Monday, January 09, 2012

Connecting to Agents and Editors

All of us writers out there want to be published, right? Yeah. Otherwise what’s the point of all this writing? :)

One good step toward attaining that goal is to connect with agents and editors. An easy way to do that is by going to conferences and workshops where they will be in attendance. Listen to what they say when they speak, take notes on the things that resonate with you, and use that information in your query letter when you submit to them. It shows them that you’re serious and you pay attention, both good things.

You can also try to connect with them after the conference is over (there is often a mix-n-mingle afterward). But, that is NOT the place to pitch your story. The only place acceptable for pitching your story is in a query letter, so keep it there. However, you can talk to the agent or editor about current publishing trends, what they’re working on, what books they have coming out soon, etc. You can also find out how they work. If it’s an agent, you can find out a bit about her communication styles. If it’s an editor, you can find out how the acquisition process works at her publishing house. There are plenty of things to talk about that have nothing to do with your book, and this will leave them with a good and professional impression of you.

If it’s not feasible for you to attend any conferences or workshops, there are still ways of making a connection. Many agents and editors have blogs. Read them. Get a feel for their style and work ethic and see if it matches up with yours. If anything they have to say resonates with you, include it in your query. This shows them that you’ve done your research and might be more fun to work with than a newbie.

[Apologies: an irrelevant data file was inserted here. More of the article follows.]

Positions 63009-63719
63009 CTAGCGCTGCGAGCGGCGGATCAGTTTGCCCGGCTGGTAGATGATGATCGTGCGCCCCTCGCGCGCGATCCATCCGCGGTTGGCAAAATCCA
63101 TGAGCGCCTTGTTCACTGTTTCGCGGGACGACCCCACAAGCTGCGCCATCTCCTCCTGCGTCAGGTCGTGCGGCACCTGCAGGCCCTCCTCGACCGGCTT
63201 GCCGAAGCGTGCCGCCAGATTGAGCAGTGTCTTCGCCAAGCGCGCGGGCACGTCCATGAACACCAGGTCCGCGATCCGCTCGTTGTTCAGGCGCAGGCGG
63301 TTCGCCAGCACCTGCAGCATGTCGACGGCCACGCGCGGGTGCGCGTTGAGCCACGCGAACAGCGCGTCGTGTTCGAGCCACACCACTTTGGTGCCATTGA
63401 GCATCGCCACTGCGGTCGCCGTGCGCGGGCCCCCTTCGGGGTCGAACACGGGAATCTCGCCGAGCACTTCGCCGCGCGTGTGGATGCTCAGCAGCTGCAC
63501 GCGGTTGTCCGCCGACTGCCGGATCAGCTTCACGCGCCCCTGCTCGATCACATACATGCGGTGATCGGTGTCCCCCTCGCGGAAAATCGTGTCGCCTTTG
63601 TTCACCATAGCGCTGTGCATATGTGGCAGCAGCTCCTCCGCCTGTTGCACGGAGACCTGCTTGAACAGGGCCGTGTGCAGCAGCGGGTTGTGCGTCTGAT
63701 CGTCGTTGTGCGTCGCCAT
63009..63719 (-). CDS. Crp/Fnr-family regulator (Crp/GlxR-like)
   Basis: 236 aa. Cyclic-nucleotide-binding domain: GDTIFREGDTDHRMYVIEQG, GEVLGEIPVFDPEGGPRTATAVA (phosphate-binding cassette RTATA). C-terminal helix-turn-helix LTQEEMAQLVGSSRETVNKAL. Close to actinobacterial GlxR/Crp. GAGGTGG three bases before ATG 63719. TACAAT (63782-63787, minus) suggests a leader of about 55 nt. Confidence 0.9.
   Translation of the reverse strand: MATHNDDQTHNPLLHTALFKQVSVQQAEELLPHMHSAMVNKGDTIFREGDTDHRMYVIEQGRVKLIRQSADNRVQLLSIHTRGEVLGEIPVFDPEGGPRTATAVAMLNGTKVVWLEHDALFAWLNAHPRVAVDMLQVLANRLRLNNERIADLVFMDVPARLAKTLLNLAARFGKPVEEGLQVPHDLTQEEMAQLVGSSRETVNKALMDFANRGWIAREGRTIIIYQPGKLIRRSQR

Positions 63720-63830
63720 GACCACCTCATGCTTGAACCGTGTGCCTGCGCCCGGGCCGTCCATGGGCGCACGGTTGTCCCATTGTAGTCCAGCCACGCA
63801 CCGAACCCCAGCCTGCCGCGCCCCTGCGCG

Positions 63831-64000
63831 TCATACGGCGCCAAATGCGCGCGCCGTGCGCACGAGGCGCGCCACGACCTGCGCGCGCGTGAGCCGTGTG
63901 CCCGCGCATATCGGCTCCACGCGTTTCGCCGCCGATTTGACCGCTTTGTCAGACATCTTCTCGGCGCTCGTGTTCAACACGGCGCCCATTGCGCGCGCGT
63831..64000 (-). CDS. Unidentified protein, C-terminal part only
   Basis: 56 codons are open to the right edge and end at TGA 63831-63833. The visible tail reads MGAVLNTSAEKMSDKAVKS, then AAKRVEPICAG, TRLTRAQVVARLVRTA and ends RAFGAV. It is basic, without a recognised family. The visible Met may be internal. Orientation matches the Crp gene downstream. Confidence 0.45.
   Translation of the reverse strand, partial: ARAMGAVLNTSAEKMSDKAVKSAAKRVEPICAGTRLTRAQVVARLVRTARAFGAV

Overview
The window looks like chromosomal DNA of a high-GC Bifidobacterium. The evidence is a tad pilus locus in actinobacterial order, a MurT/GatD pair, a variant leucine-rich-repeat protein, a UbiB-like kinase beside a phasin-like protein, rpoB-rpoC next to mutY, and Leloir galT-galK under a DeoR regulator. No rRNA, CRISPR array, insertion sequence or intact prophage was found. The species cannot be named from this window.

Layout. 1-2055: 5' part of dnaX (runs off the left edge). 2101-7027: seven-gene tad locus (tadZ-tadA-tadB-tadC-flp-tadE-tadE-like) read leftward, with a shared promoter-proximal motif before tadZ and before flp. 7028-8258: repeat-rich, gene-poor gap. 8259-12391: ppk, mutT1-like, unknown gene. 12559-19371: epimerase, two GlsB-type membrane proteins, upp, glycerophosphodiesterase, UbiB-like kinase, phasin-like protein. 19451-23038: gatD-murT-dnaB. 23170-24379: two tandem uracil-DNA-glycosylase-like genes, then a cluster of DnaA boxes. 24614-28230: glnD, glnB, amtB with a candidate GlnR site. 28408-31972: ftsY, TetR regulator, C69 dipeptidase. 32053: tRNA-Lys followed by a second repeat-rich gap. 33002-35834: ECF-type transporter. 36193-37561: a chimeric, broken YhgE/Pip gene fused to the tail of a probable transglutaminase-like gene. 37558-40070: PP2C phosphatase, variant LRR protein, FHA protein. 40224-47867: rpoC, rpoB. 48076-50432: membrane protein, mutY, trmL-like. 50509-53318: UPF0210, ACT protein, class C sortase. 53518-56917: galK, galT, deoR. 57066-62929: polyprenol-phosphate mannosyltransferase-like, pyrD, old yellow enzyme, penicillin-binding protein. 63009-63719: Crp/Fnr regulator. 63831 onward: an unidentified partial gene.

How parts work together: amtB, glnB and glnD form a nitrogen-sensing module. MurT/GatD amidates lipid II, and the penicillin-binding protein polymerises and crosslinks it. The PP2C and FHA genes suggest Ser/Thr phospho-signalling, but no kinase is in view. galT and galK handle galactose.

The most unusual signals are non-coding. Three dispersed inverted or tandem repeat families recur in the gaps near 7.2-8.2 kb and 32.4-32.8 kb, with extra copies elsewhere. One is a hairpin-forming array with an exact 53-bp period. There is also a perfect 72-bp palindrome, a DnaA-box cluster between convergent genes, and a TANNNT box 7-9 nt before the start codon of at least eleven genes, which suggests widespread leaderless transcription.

What if you want to query an agent or editor that doesn’t have a blog? Not to worry. It’s harder in this case, but certainly not impossible to find ways of connecting with them. Agents and editors often give interviews, so if you search for that on the internet you’ll likely find something. You can also research which books they’ve edited and/or represented. Make a note of why the content or style of those books fit with yours.

Basically, when you’re submitting, the bottom line here is this: Why did you choose this particular person? Why do you think the two of you would make a good team? They need to know this. Cold queries will sometimes result in a contract, but the market is getting tougher every day so why wouldn’t you use every advantage you can? It would be pretty silly not to. :)

How many of you send out targeted queries vs. cold queries? What has been your general response?


LM Preston said...

I love conferences! Meeting agents and editors up front allows you to learn that they are people too!

T.D. McFrost said...

This is great! Thanks for posting this.

Kelly Hashway said...

When I was querying, I tried to target every agent I subbed to. Their time is limited. You need to give them a good reason to use their time considering your work. Great post, Tabitha.

cleemckenzie said...

It's the team aspect that's vital. So hard to know until you work together, but if you connect and are compatible it's wonderful.

Tabitha said...

LM - it sure does. It's so easy to see them as all powerful beings, isn't it? :)

TD - thanks! :)

Kelly - I did, too. I couldn't always target, but I tried really hard to find a way to connect on some level. It helped to at least get a response, I think.

Tabitha said...

Lee - so true!!

Beverly Stowe McClure said...

Very good advice. I look to see what books an agent or editor has worked on. Have only attended a couple of conferences but loved them. Wish I could go to more.